I’m intrigued by radical politics. I was involved in a lot of political groups in college. I’m still involved in radical groups. I’d never seen a movie about what really goes on in those groups -- the romance, the disappointments, the comedy and the tragedy. I, myself, have never gone to as radical a place as "Itty Bitty Titty Committee", but in some ways I wish that I had.

What kind of groups were you involved with?

I was involved with off shoots of groups like the Guerrilla Girls and with abortion rights groups and with POWER UP and groups that promote empowerment of women and lesbians and abortion rights.

The music in the film is all riot grrl stuff. Why?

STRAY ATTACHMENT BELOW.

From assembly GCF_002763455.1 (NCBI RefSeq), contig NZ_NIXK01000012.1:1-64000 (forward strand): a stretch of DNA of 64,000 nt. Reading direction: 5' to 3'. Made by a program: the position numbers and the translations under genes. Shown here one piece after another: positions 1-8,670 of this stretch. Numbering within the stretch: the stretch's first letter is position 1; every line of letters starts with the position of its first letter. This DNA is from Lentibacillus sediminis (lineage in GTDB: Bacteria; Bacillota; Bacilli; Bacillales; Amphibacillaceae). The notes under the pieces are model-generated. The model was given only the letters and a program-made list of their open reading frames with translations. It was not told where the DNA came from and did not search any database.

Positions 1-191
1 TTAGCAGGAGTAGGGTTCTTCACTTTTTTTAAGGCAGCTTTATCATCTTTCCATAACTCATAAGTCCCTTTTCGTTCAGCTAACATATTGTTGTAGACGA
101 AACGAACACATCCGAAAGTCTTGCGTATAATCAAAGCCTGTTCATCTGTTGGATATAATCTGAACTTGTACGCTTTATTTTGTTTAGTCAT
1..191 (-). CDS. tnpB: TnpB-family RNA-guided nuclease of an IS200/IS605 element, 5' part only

It’s what I personally like. The thing that I think is so successful about riot grrl music is that it was a lot of fun and really energizing. I think [riot grrl bands] did such a good job of making feminism really fun and I wanted to make the cinematic equivalent of that.

There was also a movie that I saw in the early 80s called “Born in Flames” which was a big inspiration. This movie is very similar to that movie, even though this movie is a comedy and that movie is a drama. A bunch of radical feminists blow up the World Trade Center.

There’s a controversy at this festival. [A film was removed from the schedule after protests of it being trans-phobic.] Do you have any thoughts about Frameline’s decision to pull the film?